No one lives a life without some level of stress, conflict, or difficulty. The same is true for psychologists – and fortunately, the very techniques and skills that form the body of evidence-based practices that we use with our clients – also work for us!
When asked about how the psychologists on our team manage stress and difficult situations – these were some of the tips and strategies we identified as most helpful (you might recognise a few!)
“Mindfulness helps me settle my busy mind and ground myself in the present moment. This helps me let go of the worries and stresses of the day and enjoy what each moment has to offer.”
“If I come away from an interaction with someone feeling negative, I like to ask myself if am I jumping to conclusions? That is, is there concrete evidence for how I have interpreted the situation. Maybe they were short with me because they are anxious, not because I’ve done something to upset them”
“When I’m feeling shame or guilt, I spend some time with the emotion. I have a gentle chat with myself about why they’ve come to visit me now, and whether it is OK to be a person who makes mistakes and is on a learning journey. Then I thank them for the visit and lean towards the growth curve they’ve identified.”
“I’m really thankful for an awareness of my thoughts, and particular patterns of thinking in my life. I will often use a variety of CBT thought challenging techniques to not only understand myself better, but to help me build a more positive and helpful attitude to what’s happening”
“I used to think mindfulness was really hard to do, until I paired it with an activity such as mindful colouring. I now regularly finish my day with mindful colouring books (on my iPad, with books) as well as painting by numbers. I love the colours, textures, lines and shapes that I can focus on and let my mind have a rest.”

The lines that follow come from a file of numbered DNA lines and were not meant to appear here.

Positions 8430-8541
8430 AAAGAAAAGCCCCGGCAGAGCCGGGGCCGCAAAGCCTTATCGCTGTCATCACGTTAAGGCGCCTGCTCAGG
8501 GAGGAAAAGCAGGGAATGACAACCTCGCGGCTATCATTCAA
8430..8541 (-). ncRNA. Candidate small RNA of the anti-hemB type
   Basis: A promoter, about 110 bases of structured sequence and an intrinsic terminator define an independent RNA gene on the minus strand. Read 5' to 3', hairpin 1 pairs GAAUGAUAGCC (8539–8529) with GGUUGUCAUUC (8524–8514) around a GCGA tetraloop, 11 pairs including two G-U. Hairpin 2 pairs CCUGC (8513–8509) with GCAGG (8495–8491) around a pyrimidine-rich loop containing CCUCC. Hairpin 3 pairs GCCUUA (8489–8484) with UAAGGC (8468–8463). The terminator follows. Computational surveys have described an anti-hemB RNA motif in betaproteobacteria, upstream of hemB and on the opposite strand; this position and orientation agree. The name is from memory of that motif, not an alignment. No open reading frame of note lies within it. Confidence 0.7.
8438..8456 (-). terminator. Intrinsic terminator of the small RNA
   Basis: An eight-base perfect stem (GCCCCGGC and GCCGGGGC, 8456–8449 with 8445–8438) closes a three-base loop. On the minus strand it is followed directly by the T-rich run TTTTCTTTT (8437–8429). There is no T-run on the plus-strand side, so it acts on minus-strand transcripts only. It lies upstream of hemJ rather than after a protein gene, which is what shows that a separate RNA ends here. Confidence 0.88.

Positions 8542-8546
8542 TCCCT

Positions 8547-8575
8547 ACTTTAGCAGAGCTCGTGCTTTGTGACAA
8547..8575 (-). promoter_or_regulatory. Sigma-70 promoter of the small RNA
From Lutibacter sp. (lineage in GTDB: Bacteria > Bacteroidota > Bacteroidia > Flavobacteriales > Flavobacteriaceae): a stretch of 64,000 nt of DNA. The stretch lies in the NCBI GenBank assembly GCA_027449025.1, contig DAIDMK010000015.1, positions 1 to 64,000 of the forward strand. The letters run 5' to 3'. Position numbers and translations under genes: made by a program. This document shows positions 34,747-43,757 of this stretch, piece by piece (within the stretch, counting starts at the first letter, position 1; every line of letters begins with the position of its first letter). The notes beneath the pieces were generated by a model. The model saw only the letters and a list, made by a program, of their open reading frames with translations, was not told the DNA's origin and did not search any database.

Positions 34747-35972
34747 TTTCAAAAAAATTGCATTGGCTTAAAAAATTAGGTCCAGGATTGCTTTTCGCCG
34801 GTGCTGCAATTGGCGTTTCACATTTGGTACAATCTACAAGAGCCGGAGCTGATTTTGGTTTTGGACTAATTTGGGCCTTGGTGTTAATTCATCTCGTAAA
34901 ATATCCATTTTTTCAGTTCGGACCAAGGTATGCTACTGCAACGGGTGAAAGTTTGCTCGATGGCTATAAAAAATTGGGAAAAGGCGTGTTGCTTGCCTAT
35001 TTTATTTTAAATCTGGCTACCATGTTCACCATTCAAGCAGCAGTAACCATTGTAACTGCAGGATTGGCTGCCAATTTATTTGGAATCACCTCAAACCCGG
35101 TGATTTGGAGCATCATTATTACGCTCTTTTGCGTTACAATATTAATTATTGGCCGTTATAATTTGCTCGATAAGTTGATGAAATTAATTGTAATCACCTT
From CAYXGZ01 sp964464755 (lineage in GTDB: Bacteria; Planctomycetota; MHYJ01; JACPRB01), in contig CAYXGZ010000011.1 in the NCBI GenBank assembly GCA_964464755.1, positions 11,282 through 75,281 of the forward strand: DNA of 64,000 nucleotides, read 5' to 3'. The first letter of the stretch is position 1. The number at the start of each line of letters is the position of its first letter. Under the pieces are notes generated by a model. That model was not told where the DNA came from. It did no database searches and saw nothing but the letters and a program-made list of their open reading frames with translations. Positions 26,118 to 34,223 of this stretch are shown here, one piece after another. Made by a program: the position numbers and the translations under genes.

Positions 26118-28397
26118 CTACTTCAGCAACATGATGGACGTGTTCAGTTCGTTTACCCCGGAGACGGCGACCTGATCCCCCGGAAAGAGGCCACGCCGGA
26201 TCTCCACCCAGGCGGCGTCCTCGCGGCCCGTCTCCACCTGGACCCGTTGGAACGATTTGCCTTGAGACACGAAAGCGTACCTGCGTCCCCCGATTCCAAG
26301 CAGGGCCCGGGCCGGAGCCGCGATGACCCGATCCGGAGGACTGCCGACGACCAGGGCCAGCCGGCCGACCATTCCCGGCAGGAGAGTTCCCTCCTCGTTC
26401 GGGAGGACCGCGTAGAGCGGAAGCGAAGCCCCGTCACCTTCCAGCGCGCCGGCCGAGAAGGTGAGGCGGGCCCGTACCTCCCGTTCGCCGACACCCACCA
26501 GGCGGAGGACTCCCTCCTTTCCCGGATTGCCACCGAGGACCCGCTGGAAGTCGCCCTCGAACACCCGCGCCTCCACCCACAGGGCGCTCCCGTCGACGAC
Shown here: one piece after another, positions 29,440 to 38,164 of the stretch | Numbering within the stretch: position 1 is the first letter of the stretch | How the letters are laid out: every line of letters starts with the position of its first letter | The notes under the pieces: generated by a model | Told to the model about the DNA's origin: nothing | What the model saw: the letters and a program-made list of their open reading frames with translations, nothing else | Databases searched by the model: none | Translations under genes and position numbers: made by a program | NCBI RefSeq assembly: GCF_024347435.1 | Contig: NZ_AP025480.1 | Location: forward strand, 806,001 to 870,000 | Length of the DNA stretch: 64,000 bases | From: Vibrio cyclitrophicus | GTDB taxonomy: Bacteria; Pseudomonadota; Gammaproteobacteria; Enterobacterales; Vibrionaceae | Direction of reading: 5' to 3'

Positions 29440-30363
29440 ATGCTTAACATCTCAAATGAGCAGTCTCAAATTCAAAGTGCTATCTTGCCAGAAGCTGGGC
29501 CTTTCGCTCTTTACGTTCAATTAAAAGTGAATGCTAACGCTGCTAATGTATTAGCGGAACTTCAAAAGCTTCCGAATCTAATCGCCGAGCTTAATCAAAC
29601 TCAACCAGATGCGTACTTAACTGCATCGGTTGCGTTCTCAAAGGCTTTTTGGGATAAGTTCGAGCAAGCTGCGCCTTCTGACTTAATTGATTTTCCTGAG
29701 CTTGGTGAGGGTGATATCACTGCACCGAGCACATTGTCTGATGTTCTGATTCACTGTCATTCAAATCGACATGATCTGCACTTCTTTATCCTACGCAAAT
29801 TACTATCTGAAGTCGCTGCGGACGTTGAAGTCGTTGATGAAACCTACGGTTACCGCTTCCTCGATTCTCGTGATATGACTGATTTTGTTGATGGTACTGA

A true understanding of the positive impact of applying evidence-based practices doesn’t come from discussion or purely being taught skills, but from experiencing them! So, we can all be encouraged to continue to build and refine skills and habits into our lives that reduce stress, promote connection, and establish stability.
Emily is in her final year of a Master of Clinical Psychology at the University of Sydney. As part of her studies, Emily has completed placements for adult therapy, family therapy and in community mental
health. This included facilitating a telehealth DBT group (skills for emotional distress and regulation). She also has experience as a co-facilitator of a group therapy program for adults with Autism Spectrum Disorder, targeting social anxiety and social functioning, for which her publication of the results is currently under review.
Prior to completing her masters, Emily worked in private practice as a provisional psychologist, working with children and adults with disabilities and co-morbid mental health concerns.